Federal Computer Week published some solid reporting under a terrifically misleading headline this week. Reporter Alice Lipowicz deftly wove together information from a number of sources (full disclosure: I am quoted in her article) to tell the narrative of how Gov 2.0 is shifting from a phase during which agencies and offices are establishing new social media presences, to a phase in which they are evaluating their activities, shoring up security, opening up their data troves, and developing policies and procedures that standardize their social media practices and tie them in to their larger operations.
In a tweet that I’d like to expand upon, I wrote “forest biomass > trees.” The reason I like that metaphor is that if we think of Gov 2.0 as a forrest, new facebook pages and twitter feeds are like spruce and pines. They dominate the visual space. But there is lot more life in a forrest than the trees. Some of that life uses the trees as a springboard: birds and animals in a forrest, and third-party applications in Gov 2.0. Should an agency develop a facebook application, or use Tweetdeck or Hootsuite to perform metrics on their Twitter activities, this would be analagous. But there is also a lot of life that has little to do with trees, but without which, the forrest is much less vibrant. Here is where mobile web, stand-alone apps, data warehouses, internal social media, and cultural changes are salient.
These are only six areas in which Gov 2.0 is still booming in 2012. I’ll sketch out what I mean, but I’d love to see in the comments either (a) other ways in which you think Gov 2.0 is still booming, (b) a more complete (or perhaps modified) way of thinking about these six activities or (c) examples you might have of any of these:
- Metrics. More and more agencies are starting to ask “how do we measure the effectiveness of our activities?” and they are looking for relevant data to collect and analyze so that they can direct their efforts to achieve greater effect.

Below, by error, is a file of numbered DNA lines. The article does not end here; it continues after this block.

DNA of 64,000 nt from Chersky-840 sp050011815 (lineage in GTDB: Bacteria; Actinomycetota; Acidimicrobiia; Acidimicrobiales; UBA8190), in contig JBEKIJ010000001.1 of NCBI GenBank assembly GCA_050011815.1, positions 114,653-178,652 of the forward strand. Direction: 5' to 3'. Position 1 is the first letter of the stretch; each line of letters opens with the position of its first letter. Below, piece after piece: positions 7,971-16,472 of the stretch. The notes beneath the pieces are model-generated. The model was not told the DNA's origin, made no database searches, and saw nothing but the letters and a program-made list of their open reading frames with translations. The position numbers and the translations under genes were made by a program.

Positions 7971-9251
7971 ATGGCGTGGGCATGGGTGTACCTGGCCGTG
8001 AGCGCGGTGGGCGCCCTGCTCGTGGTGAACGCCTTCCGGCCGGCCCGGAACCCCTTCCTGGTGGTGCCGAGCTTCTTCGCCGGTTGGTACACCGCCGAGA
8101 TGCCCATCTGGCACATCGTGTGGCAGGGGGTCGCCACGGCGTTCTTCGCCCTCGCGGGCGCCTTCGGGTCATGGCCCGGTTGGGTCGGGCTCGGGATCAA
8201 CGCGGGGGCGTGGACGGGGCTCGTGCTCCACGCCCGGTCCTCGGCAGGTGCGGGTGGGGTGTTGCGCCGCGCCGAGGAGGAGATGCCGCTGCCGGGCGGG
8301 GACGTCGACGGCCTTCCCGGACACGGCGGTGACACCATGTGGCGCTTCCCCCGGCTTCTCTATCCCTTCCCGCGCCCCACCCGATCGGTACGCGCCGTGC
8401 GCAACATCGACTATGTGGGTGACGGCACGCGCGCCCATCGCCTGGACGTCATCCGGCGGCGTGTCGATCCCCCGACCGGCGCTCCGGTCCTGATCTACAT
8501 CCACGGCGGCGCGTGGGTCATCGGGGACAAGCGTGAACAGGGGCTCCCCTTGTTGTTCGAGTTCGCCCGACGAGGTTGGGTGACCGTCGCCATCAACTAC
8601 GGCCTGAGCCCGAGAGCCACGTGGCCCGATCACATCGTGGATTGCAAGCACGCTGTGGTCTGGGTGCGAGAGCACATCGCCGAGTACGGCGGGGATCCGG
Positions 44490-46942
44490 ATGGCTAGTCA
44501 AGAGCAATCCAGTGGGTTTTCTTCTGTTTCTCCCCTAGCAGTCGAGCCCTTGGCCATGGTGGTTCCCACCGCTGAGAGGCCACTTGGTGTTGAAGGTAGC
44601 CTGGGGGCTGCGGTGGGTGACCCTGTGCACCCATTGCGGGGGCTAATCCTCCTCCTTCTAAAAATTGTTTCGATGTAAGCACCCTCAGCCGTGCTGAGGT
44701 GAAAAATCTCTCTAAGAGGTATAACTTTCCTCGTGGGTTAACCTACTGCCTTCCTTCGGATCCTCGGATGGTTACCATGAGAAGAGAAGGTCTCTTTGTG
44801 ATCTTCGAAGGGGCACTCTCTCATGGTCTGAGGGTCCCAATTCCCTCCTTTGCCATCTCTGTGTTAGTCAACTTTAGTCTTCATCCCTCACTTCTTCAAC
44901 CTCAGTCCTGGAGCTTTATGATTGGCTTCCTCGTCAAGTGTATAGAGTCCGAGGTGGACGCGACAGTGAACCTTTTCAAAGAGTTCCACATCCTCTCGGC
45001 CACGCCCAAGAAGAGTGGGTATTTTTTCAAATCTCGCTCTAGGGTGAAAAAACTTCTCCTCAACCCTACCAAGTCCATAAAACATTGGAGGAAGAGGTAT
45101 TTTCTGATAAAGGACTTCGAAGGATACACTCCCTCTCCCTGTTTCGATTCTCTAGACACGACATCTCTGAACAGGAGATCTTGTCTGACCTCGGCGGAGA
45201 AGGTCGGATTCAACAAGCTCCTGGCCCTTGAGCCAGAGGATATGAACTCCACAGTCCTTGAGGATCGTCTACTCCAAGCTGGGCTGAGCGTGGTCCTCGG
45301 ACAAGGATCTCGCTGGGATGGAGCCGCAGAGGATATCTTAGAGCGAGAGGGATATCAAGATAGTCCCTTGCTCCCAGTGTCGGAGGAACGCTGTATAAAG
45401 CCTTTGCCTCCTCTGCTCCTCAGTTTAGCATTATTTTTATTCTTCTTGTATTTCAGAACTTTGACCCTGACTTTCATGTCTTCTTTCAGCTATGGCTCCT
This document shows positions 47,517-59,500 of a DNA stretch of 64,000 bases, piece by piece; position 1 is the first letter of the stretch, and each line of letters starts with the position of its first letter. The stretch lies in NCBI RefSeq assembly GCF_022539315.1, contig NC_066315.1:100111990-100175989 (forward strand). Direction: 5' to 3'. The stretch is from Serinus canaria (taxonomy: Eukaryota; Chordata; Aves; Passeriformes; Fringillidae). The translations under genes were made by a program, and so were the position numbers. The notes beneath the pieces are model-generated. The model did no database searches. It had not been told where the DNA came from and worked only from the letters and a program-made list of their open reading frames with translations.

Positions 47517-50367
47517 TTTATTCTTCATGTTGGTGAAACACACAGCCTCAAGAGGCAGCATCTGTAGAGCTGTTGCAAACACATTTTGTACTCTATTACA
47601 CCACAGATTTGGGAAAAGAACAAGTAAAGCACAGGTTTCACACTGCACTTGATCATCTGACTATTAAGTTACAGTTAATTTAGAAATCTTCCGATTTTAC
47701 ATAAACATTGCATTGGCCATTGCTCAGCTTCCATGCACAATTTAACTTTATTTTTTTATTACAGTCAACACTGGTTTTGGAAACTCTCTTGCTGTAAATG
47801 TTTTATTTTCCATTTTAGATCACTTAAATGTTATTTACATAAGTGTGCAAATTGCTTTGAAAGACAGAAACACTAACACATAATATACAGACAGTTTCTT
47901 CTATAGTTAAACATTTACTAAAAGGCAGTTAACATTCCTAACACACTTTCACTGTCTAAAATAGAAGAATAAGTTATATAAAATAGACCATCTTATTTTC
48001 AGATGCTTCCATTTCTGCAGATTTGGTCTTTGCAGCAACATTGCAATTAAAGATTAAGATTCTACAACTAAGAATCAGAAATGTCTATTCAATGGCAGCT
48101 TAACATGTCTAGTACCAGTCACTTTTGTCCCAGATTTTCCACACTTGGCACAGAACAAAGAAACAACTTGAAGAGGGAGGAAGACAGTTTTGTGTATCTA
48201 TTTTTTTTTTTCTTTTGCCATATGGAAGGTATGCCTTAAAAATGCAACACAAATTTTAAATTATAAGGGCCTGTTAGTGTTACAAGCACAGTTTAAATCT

- Mobile web. Every passing day,more Americans have access to the mobile Web, and its use is growing quickly, especially for young and African-American citizens. Government agencies are starting to move into this important space, but there is a lot of ground to cover.
- Stand-alone apps. The Department of Labor has created a number of apps, including one called TimeSheet, that aims to help hourly wage-earners document their own time so they don’t have to rely on somtimes-unreliable employers. Agencies that believe they have valuable apps can either host contests for third-party developers to create them, or have recruited talent in-house to create apps that help them achieve their mission.
- Data warehouses. Every day, it seems, more data sets are coming online. But so many governmental organizations–state and local as well as federal–are only now putting their data in machine-readable format and publishing it.
- Internal social media. This activity was always going to take more time than external-facing social media. In part, this is due to the slow changing-of-the-guard within government agencies: as new employees come on board with not only the expectation for, but the expertise in using social media to accomplish their work, expect to see more types of internal social media used for more types of activities (hello, Corridor!)
- Cultural changes. This is certainly a part of Gov 2.0, though it has little to do with technology per se. This is a cultural change that is happening both from the ground-up and from the top-down. I think the best summation is inthis 2010 blog post on Lovisa William’s blog, Athena’s Lightening.
To shift away from the forest metaphor, I think that Gov 2.0 is still booming, only the frequency is changing. Rather than the cymbal crashes and timpani rolls of new blogs, feeds, and social media pages, we’re hearing the susurrations of sentiment and text analysis, the sustained flutterings of movement onto the mobile web, and the rumblings of a million hard drives downloading and reading data sets, prepping them for visualizations and applications.
We’re all part of this orchestra–what do you see on your sheet music?